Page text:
A country with a low rate of population growth or decline – Japan
According to the World Bank, the population of Japan as of 2018 is at 126.5 million, including foreign residents. The population of only Japanese nationals was 124.8 million in January 2019.
Japan was the world’s tenth-most populous country as of 2018. Total population had declined by 0.8 per cent from the time of the census five years previously, the first time it had declined since the 1945 census.
Since 2010, Japan has experienced net population loss due to falling birth rates and minimal immigration, despite having one of the highest life expectancies in the world, at 85.00 years as of 2016 (it stood at 81.25 as of 2006). Using the annual estimate for October of each year, the population peaked in 2009 at 128,570,000.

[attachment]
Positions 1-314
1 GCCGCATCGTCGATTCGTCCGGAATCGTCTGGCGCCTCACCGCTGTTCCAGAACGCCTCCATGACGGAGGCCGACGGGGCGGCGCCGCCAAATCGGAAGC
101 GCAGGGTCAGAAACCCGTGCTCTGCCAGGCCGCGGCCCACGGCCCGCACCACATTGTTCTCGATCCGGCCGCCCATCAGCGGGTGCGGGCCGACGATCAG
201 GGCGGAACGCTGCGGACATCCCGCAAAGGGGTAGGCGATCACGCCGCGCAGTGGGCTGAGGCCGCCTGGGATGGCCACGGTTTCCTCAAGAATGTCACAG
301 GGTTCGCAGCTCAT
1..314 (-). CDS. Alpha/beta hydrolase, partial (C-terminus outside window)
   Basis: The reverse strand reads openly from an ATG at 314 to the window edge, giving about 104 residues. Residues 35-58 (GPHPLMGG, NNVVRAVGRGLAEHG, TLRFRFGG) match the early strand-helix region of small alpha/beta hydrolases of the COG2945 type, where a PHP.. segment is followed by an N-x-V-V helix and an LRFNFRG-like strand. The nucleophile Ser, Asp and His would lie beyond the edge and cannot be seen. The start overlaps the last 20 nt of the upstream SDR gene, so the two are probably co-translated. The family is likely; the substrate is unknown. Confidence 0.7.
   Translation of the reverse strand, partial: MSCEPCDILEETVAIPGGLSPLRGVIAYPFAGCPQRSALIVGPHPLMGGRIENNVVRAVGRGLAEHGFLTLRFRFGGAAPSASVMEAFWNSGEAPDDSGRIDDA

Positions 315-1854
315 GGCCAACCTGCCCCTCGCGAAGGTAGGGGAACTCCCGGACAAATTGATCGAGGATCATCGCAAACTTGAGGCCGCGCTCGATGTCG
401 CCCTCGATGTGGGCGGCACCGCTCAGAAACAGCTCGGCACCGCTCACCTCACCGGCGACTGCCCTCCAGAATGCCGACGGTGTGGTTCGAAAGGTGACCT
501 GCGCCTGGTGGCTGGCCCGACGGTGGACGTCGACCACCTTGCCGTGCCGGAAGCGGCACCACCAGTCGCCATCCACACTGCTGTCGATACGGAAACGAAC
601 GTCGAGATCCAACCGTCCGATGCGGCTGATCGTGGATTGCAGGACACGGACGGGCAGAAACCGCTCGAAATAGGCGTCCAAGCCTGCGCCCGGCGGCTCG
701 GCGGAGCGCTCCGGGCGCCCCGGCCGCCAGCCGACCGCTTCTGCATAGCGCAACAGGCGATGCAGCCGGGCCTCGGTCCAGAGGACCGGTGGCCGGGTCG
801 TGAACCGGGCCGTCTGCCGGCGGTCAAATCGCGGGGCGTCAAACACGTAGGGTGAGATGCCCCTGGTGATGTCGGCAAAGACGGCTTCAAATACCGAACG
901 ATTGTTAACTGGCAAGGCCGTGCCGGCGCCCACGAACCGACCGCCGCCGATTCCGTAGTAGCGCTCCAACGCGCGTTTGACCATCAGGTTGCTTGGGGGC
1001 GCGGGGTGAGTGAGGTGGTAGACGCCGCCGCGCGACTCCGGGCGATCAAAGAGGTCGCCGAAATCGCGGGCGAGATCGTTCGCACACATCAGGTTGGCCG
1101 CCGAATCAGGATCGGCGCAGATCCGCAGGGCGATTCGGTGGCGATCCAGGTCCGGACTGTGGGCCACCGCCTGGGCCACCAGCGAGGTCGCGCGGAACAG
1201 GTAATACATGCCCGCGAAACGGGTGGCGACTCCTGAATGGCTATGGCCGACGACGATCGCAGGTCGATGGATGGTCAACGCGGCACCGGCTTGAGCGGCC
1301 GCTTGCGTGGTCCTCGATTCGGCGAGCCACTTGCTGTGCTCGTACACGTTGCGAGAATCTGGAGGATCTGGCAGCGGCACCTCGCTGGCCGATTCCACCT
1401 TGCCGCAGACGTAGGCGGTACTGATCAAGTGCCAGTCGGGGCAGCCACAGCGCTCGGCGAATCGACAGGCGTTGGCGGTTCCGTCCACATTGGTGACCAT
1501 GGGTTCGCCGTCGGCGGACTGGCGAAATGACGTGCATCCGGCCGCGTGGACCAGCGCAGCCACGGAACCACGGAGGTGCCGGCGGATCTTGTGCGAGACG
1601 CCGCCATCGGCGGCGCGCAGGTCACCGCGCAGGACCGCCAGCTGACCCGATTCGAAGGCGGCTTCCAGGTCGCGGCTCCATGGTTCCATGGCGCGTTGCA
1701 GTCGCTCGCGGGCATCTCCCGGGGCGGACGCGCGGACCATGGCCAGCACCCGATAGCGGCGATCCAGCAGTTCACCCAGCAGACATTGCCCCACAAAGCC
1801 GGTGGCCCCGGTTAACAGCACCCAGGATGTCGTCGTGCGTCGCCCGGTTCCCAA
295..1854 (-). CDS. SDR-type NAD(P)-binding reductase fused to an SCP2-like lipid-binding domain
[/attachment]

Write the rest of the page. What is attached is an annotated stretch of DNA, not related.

Why is Japan’s population declining?
Fewer women in Japan are having babies, leading to a reduction in birth rates. There are a number of reasons for this:
- Many Japanese women work in high-tech industries
- Their careers may be affected by being a mother
- Children are becoming increasingly expensive due to increased childcare costs
- Couples and women can afford a better standard of living if they have fewer children to support
- People are putting off having children until later in life to focus on careers and enjoy a better standard of living
Significant improvements in Japan’s health care have led to people living much longer than before. However, despite this, death rates are increasing.